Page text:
Idelalisib (Zydelig; Gilead Sciences) is the first oral agent in the new class of isoform-specific inhibitors of PI3K-δ.10 It was approved in July 2014 for the treatment of relapsed CLL in combination with rituximab.10 Idelal-isib is a potent selective inhibitor of the kinase activity of PI3Kδ.11 Resistance to idelalisib is hypothesized to be associated with amplification of PI3K and Myc, loss of phosphatase and tensin homologue protein expression, and upregulation of PI3Kg.11,12 The cost of idelalisib is $214.34 per 150-mg tablet and it should be taken twice daily (Table).13 All patients administered idelalisib should receive prophylaxis for Pneumocystis jirovecii with trimethoprim—sulfamethoxazole once daily.10

Important AEs include transient lymphocytosis, diar-rhea/colitis, hepatotoxicity, pneumonitis, neutropenia, and thrombocytopenia.10

Duvelisib (Copiktra; Verastem Oncology) was approved by the FDA in September 2018.14 Unlike idelalisib, duvelisib is a dual inhibitor of PI3K, targeting both the PI3K and PI3K receptor subtypes.15 Resistance to duvelisib is low; however, cytokine array studies revealed an upregulation of interleukin-6 in resistant cells, in addi-tion to increased phosphorylation of the signal transducer and activator of transcription 3 pathway involved in tumor cell survival.15 The cost of duvelisib is $252.86 per 25-mg capsule and it should be taken twice daily (Table).16 Similar to idelalisib, prophylaxis for Pneumocystis jirovecii with trimethoprim—sulfamethoxazole once daily is indicated for patients receiving duvelisib.14

Significant AEs associated with duvelisib include serious diarrhea/colitis, pneumonitis, and hepatotoxicity.14

Venetoclax (Venclexta; AbbVie), the first approved BCL-2 inhibitor for CLL, was approved by the FDA in April 2016.17 Venetoclax is a selective small molecule inhibitor for BCL-2, an antiapoptotic protein.18 Resistance to venetoclax is speculated to be due to upregula-tion or mutation within the BCL-2 family.12 The cost of venetoclax is $11.71 for a 10-mg tablet, $58.54 for 50-mg tablet, and $117.08 for a 100-mg tablet.18 The initial dosing is 20 mg per day (Table).17,18 Important AEs include diarrhea, nausea, neutropenia, thrombocytopenia, and tumor lysis syndrome (TLS).17 Although TLS can occur with all small molecule inhibitors, its severity in association with venetoclax use is distinct.17 It is important that patients who receive venetoclax are risk-stratified appropriately and that they receive the proper treatment prior to and during therapy for TLS.19 This includes adequate hydration and the use of antihyperuricemics, such as allopurinol, febuxostat, or rasburicase; however, rasburicase is indicated only in patients who are at particularly high risk for TLS due to elevated uric acid levels at baseline.19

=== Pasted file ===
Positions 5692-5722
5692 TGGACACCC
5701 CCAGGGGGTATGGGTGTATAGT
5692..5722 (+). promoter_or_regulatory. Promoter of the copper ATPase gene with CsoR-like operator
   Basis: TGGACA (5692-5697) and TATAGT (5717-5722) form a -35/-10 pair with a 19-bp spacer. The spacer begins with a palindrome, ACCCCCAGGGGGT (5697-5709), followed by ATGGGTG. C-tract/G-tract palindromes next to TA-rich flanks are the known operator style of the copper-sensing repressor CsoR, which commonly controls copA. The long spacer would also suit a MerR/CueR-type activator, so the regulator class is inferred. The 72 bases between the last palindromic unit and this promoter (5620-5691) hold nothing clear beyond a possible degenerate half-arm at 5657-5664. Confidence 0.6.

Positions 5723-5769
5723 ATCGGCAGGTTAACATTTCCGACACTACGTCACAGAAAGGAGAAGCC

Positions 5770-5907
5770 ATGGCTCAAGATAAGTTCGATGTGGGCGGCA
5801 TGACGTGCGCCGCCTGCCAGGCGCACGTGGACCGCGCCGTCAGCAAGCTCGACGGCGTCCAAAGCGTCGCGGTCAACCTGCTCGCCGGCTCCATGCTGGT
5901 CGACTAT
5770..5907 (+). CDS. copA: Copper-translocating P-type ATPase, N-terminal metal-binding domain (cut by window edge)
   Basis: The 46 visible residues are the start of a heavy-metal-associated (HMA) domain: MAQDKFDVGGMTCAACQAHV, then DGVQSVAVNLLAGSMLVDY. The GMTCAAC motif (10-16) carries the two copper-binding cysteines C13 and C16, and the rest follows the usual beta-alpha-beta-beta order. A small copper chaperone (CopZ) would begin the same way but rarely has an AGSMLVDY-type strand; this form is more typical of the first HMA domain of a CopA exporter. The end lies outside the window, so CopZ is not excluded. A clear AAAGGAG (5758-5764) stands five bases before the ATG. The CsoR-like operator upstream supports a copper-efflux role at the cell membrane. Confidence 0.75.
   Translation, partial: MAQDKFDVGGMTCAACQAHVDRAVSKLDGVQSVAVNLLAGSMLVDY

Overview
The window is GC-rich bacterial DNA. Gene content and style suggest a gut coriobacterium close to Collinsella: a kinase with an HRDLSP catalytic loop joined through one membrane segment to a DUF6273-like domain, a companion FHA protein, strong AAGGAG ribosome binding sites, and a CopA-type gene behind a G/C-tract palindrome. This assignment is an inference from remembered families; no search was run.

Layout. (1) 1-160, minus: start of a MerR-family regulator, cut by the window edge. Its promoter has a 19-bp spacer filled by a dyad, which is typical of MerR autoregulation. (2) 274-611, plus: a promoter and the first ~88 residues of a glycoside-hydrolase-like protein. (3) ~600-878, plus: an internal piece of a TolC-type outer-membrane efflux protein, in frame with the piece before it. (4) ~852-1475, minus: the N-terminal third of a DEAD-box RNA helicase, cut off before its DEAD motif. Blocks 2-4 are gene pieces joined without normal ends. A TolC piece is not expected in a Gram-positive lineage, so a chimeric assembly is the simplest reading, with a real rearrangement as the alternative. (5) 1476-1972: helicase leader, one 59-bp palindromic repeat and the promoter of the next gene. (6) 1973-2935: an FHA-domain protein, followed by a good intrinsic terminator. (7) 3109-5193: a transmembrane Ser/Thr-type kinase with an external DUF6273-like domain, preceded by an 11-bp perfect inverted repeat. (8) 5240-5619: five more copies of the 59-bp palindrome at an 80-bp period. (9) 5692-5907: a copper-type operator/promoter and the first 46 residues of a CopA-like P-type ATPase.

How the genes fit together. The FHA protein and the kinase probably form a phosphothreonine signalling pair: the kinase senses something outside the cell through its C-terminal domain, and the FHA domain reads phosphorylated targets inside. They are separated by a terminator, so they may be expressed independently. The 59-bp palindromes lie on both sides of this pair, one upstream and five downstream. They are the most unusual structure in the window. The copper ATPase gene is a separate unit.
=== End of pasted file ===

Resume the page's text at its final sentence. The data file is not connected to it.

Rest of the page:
Small molecule inhibitors are reshaping the treat-ment of CLL. The discovery of these medications helped to overcome resistance and are associated with positive outcomes in therapy. Given the proven importance of the different pathways and the preva-lence of resistance, future research should be directed at discovering new agents that target the BTK, PI3K, and/or BCL-2 pathways and can be used in the treat-ment of CLL.

Cedric White is a UConn 2020 PharmD candidate who will be a PGY1 resident at Massachusetts General Hospital in 2020-2021.Mallory Norma is a UConn 2020 PharmD candidate who will be a PGY1 resident at New York Presbyterian Hospital in 2020-2021.Lisa Holle is an Associate Clinical Professor at UConn School of Pharmacy and UConn Health Neag Cancer Center.